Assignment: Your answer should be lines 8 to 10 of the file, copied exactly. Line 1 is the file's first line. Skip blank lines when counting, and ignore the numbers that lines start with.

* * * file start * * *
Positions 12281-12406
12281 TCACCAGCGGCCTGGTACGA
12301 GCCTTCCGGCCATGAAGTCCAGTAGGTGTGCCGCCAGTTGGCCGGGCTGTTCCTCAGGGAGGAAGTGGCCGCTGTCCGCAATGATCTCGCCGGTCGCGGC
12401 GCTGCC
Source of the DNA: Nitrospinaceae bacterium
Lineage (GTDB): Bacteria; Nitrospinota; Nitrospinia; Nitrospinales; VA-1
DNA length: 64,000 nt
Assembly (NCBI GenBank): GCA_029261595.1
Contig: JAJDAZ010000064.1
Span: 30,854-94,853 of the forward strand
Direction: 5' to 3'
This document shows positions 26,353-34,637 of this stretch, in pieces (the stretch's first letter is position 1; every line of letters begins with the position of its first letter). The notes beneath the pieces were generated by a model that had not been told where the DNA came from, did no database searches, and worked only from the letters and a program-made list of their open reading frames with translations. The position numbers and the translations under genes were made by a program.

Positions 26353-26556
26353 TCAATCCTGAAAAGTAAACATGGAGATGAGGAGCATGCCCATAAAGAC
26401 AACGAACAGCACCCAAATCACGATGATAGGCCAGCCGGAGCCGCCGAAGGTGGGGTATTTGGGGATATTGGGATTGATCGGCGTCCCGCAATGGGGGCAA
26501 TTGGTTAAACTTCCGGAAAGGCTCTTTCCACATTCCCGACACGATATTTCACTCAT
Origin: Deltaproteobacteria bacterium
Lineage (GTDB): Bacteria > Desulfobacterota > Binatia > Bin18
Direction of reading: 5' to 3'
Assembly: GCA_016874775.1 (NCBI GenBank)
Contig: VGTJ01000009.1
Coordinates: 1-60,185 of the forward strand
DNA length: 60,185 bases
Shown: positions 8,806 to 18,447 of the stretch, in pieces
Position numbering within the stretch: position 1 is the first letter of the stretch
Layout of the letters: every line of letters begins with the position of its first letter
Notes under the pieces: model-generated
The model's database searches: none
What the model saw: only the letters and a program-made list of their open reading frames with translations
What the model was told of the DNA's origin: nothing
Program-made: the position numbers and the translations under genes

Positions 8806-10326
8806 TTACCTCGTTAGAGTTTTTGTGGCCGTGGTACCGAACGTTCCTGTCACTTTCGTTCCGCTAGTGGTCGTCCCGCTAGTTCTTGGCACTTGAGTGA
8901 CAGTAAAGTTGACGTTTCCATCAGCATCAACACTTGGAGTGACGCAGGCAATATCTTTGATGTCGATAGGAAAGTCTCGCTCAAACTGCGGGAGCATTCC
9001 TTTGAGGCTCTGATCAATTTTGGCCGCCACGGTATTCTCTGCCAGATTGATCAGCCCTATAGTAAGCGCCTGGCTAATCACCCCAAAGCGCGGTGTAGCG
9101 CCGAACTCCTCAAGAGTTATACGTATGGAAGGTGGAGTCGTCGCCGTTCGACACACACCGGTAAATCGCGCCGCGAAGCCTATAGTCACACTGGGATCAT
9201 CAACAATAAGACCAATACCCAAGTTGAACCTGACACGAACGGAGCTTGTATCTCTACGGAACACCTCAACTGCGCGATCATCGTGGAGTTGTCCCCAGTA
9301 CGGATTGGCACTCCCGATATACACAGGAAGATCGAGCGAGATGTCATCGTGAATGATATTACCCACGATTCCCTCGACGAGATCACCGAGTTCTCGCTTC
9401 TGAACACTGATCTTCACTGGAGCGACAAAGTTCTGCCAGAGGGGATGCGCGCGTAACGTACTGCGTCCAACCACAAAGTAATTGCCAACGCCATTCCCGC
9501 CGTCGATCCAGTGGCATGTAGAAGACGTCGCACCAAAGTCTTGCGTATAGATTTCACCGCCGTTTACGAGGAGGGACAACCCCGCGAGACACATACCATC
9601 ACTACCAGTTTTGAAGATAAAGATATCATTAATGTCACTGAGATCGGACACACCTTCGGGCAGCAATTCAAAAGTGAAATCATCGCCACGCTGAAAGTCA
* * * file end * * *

Assembly (NCBI GenBank): GCA_029261595.1
Contig: JAJDAZ010000064.1
Span: 30,854-94,853 of the forward strand